III. Award of Extraordinary Attorney's Fees

Lucille argues that the trial court's assessment of extraordinary attorney's fees against the estate was improper because her challenge to the second amended report involved a personal dispute between herself and executor/beneficiary Simpson. She contends Simpson failed to show just cause to justify the award and did not demonstrate any special estate interest warranting the additional fees. The executors argue that they demonstrated just cause for the fee award because the dispute was not personal between Lucille and Simpson but rather involved the validation and clarification of the will in question. They assert that the dispute involved settling the question of what shares the individuals in question would take and their role as fiduciaries required them to act to finalize the distribution of the estate in accordance with the decision of the trial court.

Iowa Code section 633.199, "Expenses and extraordinary services," governs courts' award of extraordinary attorney fees in probate matters. Section 633.199 provides:

Such further allowances as are just and reasonable may be made by the court to personal representatives and their attorneys for actual necessary and extraordinary expenses or services. Necessary and extraordinary services shall be construed to also include services in connection with real estate, tax matters, and litigated matters.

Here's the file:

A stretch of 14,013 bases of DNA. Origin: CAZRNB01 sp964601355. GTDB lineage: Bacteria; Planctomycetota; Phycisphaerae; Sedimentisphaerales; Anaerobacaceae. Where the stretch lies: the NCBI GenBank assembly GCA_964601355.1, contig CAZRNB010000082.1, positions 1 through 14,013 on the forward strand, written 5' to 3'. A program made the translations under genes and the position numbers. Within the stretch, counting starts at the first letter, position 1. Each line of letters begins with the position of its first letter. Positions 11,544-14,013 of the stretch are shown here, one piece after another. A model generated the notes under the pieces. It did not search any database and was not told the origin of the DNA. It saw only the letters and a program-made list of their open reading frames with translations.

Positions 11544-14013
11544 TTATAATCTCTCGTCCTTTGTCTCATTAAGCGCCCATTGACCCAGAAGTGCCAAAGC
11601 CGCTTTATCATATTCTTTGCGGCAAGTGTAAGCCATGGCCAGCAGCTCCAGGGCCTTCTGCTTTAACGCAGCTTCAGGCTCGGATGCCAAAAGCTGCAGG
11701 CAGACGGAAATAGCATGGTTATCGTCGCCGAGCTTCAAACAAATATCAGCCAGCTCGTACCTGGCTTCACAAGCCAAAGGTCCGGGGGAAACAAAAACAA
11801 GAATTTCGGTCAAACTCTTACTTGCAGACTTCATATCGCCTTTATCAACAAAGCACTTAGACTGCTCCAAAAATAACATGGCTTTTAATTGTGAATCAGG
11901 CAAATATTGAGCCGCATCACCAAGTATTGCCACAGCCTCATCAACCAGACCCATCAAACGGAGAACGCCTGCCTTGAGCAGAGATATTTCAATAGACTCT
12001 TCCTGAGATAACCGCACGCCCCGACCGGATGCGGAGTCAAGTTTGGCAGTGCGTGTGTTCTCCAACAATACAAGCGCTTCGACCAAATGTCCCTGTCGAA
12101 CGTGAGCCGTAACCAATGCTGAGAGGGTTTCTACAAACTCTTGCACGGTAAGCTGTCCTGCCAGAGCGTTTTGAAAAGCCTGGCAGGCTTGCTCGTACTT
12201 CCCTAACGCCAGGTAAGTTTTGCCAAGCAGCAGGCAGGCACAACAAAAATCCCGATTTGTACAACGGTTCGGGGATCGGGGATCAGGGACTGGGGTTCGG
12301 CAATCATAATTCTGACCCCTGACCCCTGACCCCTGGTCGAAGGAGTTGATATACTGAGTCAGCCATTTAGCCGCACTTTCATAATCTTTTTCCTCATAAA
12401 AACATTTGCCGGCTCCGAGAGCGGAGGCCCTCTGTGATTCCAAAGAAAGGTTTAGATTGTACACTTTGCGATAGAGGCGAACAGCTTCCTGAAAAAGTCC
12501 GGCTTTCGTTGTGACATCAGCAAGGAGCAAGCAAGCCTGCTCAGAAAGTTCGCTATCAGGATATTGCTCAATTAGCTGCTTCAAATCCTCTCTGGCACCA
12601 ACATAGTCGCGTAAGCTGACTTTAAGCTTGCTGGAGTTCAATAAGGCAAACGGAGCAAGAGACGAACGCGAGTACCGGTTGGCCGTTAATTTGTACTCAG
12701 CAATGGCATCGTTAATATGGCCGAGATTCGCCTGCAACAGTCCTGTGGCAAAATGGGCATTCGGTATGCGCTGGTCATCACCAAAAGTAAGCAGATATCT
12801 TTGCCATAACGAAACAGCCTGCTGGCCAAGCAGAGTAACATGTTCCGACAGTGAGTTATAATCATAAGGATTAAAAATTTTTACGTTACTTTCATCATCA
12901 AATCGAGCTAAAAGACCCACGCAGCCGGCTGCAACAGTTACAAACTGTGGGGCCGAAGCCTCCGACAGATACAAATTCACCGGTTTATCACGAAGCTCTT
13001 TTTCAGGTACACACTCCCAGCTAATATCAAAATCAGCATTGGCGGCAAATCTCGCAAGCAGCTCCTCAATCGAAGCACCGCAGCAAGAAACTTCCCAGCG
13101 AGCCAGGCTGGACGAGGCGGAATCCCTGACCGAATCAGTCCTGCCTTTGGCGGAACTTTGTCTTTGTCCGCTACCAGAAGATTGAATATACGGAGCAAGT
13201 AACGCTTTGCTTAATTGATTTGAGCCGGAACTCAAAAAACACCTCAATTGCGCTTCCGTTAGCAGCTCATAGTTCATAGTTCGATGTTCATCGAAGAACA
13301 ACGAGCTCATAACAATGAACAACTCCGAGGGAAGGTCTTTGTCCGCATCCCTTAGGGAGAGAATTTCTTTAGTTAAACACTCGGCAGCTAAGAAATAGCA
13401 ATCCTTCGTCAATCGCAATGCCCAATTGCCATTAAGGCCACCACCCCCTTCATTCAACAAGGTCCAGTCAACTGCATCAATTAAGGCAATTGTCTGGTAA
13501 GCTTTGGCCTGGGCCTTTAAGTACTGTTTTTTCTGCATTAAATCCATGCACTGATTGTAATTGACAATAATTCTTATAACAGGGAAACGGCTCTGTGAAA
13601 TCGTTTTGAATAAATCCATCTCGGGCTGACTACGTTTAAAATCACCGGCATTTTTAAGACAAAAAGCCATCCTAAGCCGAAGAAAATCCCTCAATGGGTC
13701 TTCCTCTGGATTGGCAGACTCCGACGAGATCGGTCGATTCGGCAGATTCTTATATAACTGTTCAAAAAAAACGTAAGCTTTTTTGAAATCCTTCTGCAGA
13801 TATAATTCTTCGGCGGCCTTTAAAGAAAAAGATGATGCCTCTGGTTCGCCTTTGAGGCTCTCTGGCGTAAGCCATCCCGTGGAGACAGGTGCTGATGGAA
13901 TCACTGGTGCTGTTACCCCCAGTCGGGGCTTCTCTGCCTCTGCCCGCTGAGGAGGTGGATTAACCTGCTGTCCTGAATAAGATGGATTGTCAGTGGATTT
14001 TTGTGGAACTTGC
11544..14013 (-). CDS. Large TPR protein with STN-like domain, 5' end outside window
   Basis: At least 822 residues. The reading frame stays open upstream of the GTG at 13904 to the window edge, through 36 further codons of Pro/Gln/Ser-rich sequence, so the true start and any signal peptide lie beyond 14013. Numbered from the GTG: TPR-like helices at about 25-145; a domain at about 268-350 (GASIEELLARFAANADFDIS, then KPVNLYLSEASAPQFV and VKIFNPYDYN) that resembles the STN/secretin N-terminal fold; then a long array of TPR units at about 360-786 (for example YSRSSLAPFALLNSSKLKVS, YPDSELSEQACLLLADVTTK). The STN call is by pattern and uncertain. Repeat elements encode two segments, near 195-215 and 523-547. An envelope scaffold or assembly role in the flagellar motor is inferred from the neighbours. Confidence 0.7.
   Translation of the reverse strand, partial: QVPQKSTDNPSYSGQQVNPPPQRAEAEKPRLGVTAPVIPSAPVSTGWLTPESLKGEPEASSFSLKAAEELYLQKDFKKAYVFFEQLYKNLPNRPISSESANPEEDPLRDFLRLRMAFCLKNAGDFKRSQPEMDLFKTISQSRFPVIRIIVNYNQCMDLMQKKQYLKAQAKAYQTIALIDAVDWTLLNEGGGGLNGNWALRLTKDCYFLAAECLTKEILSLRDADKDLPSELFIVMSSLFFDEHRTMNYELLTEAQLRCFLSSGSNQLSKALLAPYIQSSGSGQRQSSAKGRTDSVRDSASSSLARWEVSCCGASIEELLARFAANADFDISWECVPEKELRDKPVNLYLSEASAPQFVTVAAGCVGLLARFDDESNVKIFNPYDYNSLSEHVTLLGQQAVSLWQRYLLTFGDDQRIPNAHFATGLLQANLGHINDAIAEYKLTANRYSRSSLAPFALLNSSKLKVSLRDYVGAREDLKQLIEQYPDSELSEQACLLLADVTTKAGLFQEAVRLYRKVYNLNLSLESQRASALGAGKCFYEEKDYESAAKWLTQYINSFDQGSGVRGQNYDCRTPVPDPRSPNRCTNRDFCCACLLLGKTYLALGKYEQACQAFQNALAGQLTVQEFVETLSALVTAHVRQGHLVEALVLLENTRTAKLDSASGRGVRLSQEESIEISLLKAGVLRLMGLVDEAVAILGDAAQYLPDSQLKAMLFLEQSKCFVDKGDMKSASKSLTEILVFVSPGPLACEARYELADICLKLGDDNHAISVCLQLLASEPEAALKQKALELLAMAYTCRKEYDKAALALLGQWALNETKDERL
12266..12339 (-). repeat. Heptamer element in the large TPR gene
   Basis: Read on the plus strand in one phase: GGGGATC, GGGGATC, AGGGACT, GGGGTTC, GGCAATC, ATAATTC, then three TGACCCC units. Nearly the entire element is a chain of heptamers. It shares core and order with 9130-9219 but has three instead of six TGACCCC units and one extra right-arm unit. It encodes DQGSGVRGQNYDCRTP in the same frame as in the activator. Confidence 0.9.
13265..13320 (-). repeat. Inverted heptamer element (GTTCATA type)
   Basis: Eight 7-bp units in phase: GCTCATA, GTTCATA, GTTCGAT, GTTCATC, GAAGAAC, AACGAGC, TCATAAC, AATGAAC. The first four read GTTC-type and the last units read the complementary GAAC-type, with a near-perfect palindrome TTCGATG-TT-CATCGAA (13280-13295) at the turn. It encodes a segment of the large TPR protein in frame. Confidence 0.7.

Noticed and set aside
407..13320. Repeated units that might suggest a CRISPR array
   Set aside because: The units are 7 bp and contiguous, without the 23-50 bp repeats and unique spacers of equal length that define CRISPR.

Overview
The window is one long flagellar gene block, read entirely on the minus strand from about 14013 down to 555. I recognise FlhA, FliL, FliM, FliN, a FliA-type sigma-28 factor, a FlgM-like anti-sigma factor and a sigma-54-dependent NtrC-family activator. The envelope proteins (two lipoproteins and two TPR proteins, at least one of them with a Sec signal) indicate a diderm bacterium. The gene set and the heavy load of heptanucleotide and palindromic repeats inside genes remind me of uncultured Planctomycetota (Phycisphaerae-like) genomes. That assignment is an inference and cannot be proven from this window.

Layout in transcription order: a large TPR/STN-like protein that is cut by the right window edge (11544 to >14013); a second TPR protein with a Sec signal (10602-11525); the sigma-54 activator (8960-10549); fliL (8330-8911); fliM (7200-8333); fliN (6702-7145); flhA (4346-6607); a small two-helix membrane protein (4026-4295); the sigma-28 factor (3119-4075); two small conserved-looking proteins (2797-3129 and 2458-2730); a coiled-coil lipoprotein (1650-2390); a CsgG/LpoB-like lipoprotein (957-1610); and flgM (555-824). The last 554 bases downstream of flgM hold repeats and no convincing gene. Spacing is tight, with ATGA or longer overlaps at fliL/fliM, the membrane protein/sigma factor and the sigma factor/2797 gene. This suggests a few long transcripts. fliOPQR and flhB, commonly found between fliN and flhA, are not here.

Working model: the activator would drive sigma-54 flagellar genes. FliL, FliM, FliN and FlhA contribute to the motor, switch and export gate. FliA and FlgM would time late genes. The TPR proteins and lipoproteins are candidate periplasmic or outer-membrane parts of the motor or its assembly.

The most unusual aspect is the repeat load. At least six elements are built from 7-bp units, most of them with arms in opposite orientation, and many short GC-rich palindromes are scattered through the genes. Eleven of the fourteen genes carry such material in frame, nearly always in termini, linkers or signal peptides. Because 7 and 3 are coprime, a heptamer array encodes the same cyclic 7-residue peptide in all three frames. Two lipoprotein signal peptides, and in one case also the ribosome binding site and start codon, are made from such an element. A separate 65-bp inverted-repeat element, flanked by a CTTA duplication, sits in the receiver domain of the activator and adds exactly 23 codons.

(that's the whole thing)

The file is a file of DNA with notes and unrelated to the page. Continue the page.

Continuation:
Whether an executor may legally obligate the estate for attorneys' fees depends on the peculiar circumstances of each individual case. In re Estate of Law, 253 Iowa 599, 602, 113 N.W.2d 233, 234 (1962). We accord the trial court considerable discretion in taxing executor attorney fees to estates. In re Estate of Ohrt, 516 N.W.2d 896, 902 (Iowa 1994).

We have noted that pronouncement of a precise test for the governance of this issue in all instances is not possible. Law, 253 Iowa at 602, 113 N.W.2d at 234. However, general factors guide our decision in this area. In order for an executor to persuade a court of the propriety of charging attorney's fees to the estate, the executor carries the burden of proving he or she acted in good faith and with just cause in engaging in the proceedings. Iowa Code ยง 633.315; Law, 253 Iowa at 602, 113 N.W.2d at 235.